The next course, called “From the Garden,” features a variety of vegetable dishes (and a pâté dish which we of course had to get). It was highly recommended to me to get the truffled roasted cauliflower, and it was simply perfection. The dish is a tremendously elegant bite of food, made with whipped cauliflower, crispy quinoa, and a chive vinaigrette. Here, Snook really embraces the idea of playing with textures using a vegetable that you might not immediately associate with fine dining. The cauliflower is the perfect vessel to hold the complexities of those flavors.

First and Oak’s risotto dish includes morel mushrooms roasted in butter, preserved lemon, fava beans, and confit rabbit. The dish is the brainchild of Chef Steven Snook, who spent six years working under chef and television star Gordon Ramsay.

Next up is the seafood course (“From the Ocean”) which is something First and Oak prides itself on. We ordered the sea bass and the Spanish octopus, both of which exceeded all expectations. The char on the octopus was sublime, and it was probably our favorite dish of the night, after the cauliflower. The other pleasantly surprising thing about First and Oak is that those tasting portions (which I expected to be on the smaller size) are actually pretty generous.

The next to last course (“From the Farm”) featured heartier plates of meats like duck and Wagyu beef. We selected the pork belly (which my fiance never ever turns down), and I got the confit rabbit risotto. First and Oak’s kimchi makes its second appearance of the evening, served with pork belly and 63 degree egg. That’s an egg that is placed in a controlled temperature bath and cooked for—I kid you not—one hour.

It’s that kind of loving attention to detail with a laser focus on fresh ingredients that sets First and Oak apart. This isn’t an ordinary dining experience; it’s an elevated glimpse into the keen mind of a true master chef, one attempting to create something new in the whole farm-to-table movement and have a bit of fun while he’s at it. Snook is truly doing something magical at First and Oak and it would be a crime for anyone to miss it.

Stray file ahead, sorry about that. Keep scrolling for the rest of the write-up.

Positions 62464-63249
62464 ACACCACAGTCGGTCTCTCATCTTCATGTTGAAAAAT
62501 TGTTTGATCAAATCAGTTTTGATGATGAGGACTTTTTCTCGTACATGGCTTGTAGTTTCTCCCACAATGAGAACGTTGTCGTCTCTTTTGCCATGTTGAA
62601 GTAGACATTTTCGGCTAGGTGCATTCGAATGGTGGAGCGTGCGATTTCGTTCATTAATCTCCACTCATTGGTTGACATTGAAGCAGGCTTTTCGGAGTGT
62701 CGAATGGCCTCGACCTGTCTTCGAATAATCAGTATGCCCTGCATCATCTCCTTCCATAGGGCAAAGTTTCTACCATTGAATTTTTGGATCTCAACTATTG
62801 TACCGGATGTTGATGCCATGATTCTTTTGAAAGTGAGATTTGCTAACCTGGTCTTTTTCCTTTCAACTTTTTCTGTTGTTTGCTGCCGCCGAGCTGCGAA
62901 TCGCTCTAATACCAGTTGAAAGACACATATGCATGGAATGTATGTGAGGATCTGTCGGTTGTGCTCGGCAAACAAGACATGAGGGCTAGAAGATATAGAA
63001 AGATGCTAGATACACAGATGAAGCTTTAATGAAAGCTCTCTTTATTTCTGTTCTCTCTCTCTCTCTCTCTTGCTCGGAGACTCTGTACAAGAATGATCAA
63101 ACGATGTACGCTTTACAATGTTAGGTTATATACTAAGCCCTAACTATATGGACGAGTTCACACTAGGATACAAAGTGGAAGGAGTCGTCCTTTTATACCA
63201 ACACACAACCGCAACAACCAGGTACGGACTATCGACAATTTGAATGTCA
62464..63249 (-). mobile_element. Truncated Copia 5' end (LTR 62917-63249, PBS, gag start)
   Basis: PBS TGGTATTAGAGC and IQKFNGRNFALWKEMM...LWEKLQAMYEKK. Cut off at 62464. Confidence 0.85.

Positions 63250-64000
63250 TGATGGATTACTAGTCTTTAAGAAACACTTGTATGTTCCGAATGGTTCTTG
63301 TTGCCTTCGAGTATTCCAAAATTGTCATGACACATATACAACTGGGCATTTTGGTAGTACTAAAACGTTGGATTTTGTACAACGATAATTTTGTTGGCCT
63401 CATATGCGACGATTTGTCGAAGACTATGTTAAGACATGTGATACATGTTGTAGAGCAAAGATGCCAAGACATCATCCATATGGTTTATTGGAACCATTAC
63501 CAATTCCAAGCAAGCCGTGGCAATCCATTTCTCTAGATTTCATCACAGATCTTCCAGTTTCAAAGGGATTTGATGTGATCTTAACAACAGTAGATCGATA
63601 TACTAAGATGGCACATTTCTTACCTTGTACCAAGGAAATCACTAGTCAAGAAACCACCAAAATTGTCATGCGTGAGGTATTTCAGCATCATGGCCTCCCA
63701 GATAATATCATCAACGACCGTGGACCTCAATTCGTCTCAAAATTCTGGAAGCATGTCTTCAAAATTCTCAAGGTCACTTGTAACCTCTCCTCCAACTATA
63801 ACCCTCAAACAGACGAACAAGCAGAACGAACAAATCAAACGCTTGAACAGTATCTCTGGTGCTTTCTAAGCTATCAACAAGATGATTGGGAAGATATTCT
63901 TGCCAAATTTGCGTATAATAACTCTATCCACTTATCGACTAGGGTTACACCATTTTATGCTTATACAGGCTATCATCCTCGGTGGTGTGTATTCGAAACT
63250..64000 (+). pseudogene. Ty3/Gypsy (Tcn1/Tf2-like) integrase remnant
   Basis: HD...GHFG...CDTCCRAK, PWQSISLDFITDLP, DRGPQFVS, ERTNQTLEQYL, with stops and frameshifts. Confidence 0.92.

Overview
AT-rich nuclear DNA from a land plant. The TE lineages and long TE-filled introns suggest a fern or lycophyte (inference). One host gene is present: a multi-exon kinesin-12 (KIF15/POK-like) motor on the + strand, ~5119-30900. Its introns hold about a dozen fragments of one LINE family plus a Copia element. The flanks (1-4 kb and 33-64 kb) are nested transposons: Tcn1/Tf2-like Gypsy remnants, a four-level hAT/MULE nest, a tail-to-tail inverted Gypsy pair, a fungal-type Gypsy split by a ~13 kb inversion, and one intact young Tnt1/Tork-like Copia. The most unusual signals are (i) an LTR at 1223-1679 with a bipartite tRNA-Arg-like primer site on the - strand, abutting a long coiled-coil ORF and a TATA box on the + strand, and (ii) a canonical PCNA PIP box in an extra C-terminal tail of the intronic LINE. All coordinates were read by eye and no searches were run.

Taste of excellence

First and Oak is located at 409 First St., Solvang. More info: 688-1703.

Arts and Lifestyle writer Rebecca Rose sometimes feels guilty for eating poor Peter Rabbit. Contact her at rrose@santamariasun.com.




Figueroa Mountain Brewing Company is set to release their seventh annual Anniversary Beer, this time a barrel-aged imperial porter the company said is reminiscent of being on a camping trip. With notes of vanilla, chocolate, and (oh wow) graham cracker, the beer is a whopping 11 percent ABV. They are throwing themselves an anniversary party on Nov. 25, when they will officially release the beer. Join the party at 45 Industrial Way, Buellton. More info on the anniversary party is avialble at figmtnbrew.com.

• Fans of Bob’s Well Bread pay attention. The bakery is now taking pre-orders for Thanksgiving. If you want breads, rolls, pies, and stuffing mix, visit bobswellbread.com to see what they offer and order yours. The bakery is located at 550 Bell St., Los Alamos.